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For enhanced safety, the front and rear seat shoulder belts of the Lexus GS F have pretensioners to tighten the seatbelts and eliminate dangerous slack in the event of a collision and force limiters to limit the pressure the belts will exert on the passengers. The Tesla Model S doesn’t offer pretensioners for the rear seat belts.
For enhanced safety, the front seat shoulder belts of the Lexus GS F are height-adjustable to accommodate a wide variety of driver and passenger heights. A better fit can prevent injuries and the increased comfort also encourages passengers to buckle up. The Tesla Model S doesn’t offer height-adjustable seat belts.
The GS F has standard Whiplash Injury Lessening Seats, which use a specially designed seat to protect the driver and front passenger from whiplash. During a rear-end collision, the Whiplash Injury Lessening Seats system allows the backrest to travel backwards to cushion the occupants and the headrests move forward to prevent neck and spine injuries. The Model S doesn’t offer a whiplash protection system.
To help make backing safer, the GS F’s cross-path warning system uses wide-angle radar in the rear bumper to alert the driver to vehicles approaching from the side, helping the driver avoid collisions. The Model S doesn’t offer a cross-path warning system.
The GS F’s driver alert monitor detects an inattentive driver then sounds a warning and suggests a break. According to the NHTSA, drivers who fall asleep cause about 100,000 crashes and 1500 deaths a year. The Model S doesn’t offer a driver alert monitor.
The GS F has standard Safety Connect®, which uses a global positioning satellite (GPS) receiver and a cellular system to help track down your vehicle if it’s stolen or send emergency personnel to the scene if any airbags deploy. The Model S doesn’t offer a GPS response system, only a navigation computer with no live response for emergencies, so if you’re involved in an accident and you’re incapacitated help may not come as quickly.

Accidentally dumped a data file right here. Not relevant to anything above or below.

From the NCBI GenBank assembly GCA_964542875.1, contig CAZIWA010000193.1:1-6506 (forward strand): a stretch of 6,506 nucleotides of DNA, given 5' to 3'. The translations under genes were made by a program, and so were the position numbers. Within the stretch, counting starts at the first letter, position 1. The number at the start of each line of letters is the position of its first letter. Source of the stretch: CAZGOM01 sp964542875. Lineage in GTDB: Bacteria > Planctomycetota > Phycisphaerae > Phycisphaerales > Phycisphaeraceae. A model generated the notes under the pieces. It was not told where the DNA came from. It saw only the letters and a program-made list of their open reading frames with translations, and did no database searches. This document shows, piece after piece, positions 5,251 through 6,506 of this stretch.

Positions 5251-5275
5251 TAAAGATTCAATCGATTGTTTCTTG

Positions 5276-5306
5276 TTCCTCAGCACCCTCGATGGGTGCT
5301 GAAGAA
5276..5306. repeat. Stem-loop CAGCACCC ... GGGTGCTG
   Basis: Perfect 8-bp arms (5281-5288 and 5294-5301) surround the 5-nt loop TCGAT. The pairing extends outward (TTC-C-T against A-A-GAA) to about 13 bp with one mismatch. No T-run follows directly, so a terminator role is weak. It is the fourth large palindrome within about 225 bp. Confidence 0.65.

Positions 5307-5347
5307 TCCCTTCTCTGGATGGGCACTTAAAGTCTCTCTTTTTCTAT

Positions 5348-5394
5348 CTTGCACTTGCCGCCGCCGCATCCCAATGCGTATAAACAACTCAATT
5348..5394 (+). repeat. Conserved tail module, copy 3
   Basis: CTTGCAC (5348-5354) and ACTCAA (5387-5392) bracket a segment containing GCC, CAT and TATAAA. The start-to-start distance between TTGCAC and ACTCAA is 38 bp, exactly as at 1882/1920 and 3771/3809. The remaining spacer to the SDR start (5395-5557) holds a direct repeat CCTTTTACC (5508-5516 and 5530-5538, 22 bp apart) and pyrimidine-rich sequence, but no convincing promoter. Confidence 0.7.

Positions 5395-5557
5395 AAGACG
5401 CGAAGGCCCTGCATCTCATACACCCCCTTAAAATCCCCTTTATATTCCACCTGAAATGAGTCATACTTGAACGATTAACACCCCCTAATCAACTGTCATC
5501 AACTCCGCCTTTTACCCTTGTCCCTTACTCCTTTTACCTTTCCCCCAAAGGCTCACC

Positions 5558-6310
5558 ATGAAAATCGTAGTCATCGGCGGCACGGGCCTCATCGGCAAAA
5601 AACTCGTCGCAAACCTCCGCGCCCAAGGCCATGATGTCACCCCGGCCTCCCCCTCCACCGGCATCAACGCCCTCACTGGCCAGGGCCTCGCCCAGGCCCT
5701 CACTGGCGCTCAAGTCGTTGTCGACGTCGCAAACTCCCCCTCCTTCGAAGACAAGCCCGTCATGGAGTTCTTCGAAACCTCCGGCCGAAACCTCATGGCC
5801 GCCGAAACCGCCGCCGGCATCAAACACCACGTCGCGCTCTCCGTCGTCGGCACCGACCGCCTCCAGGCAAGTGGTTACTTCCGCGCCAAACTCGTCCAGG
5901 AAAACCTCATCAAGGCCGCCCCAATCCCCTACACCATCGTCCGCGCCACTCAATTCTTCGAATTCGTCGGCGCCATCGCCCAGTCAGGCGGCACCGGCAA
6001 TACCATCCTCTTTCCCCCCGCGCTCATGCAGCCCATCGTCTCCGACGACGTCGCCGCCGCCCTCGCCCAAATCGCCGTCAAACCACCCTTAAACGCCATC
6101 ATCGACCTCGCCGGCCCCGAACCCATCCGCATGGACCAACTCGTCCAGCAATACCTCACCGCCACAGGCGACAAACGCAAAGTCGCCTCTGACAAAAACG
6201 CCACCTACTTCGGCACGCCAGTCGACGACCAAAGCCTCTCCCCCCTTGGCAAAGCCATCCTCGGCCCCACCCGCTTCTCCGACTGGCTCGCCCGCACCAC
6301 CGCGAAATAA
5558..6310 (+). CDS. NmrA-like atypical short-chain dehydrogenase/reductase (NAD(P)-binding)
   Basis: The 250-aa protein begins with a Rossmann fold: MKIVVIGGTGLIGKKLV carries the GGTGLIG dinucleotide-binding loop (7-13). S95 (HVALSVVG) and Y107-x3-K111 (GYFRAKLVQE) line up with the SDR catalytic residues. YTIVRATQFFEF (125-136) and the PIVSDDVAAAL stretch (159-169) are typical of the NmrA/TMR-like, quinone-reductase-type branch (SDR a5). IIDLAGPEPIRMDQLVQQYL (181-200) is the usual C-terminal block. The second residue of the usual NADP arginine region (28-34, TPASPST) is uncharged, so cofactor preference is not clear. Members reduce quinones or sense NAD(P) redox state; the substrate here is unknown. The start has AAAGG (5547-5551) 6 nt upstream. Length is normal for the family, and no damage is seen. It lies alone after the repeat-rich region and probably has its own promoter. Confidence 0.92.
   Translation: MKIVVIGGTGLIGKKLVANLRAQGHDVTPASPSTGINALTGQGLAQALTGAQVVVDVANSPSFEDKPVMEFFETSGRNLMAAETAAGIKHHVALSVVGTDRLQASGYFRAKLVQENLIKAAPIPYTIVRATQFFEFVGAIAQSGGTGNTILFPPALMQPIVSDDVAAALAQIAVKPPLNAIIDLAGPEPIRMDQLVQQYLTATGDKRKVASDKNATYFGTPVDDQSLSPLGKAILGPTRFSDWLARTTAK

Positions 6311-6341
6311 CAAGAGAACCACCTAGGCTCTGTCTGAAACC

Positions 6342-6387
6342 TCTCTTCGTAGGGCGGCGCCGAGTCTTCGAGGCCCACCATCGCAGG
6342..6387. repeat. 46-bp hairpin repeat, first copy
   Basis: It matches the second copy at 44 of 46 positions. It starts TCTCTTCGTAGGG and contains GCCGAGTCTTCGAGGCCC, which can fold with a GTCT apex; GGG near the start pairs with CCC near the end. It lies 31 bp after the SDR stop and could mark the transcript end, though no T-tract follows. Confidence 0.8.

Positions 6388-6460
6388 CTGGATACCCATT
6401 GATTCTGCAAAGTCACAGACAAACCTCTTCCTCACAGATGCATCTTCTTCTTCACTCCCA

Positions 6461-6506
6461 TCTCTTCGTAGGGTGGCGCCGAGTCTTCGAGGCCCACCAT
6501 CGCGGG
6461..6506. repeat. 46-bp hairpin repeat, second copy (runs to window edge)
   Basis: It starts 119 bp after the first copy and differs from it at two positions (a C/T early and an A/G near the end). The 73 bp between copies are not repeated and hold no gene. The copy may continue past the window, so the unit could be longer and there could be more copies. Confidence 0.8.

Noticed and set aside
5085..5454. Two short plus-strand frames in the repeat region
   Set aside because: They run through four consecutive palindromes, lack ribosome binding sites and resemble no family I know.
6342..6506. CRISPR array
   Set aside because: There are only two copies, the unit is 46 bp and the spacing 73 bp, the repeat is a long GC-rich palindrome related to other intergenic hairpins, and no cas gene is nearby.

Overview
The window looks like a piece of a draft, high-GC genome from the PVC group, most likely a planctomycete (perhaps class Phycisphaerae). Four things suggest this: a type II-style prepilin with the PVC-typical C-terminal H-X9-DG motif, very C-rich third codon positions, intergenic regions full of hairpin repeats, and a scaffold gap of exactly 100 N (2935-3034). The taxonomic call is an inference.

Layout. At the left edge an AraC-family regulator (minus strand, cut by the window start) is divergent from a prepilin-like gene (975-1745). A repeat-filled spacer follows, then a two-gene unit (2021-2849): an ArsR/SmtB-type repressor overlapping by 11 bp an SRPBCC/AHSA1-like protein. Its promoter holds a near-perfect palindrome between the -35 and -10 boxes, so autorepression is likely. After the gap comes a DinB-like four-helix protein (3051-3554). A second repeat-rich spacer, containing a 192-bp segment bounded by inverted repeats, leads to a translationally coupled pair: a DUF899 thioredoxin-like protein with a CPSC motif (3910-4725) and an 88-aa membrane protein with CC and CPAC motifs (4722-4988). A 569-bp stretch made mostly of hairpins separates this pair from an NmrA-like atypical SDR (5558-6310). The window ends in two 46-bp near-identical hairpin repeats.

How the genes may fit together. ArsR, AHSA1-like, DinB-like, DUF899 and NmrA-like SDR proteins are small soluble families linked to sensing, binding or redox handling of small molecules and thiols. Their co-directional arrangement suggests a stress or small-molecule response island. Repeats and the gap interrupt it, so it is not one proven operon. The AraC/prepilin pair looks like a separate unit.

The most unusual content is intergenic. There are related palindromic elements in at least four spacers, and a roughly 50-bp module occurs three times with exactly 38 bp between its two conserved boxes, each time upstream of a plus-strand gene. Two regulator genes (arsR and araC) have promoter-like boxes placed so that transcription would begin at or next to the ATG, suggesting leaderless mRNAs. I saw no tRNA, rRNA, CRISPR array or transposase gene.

Both the GS F and the Model S have standard driver and passenger frontal airbags, front side-impact airbags, driver and front passenger knee airbags, side-impact head airbags, four-wheel antilock brakes, traction control, electronic stability systems to prevent skidding, crash mitigating brakes, daytime running lights, lane departure warning systems, blind spot warning systems and rearview cameras.
The GS F’s corrosion warranty is 2 years and unlimited miles longer than the Model S’ (6/unlimited vs. 4/50,000).
There are over 74 percent more Lexus dealers than there are Tesla dealers, which makes it much easier should you ever need service under the GS F’s warranty.
From surveys of all its subscribers, Consumer Reports’ December 2019 Auto Issue reports that Lexus vehicles are more reliable than Tesla vehicles. Consumer Reports ranks Lexus first in reliability. Tesla is ranked 23rd.
The GS F’s maximum EPA estimated driving range on a full tank of fuel is 417.6 miles, after which it can be refueled at any gas station in minutes. The Model S’ range is only 348 miles, after which the minimum recharge time is 30 minutes for only a 54% charge at a specially configured quick charge station not available in most areas. A full recharge at a conventional charging station can take up to 82 hours and 53 minutes.
For better stopping power the GS F’s front brake rotors are larger than those on the Model S:
In an emergency stopping situation, many drivers don’t press the brakes with enough force to stop the vehicle in the shortest distance. The GS F has a standard brake assist system to detect emergency braking situations (by how hard and how quickly the brake pedal is pressed) and then automatically apply maximum braking immediately in order to help prevent a collision. The Model S doesn’t offer a brake assist feature.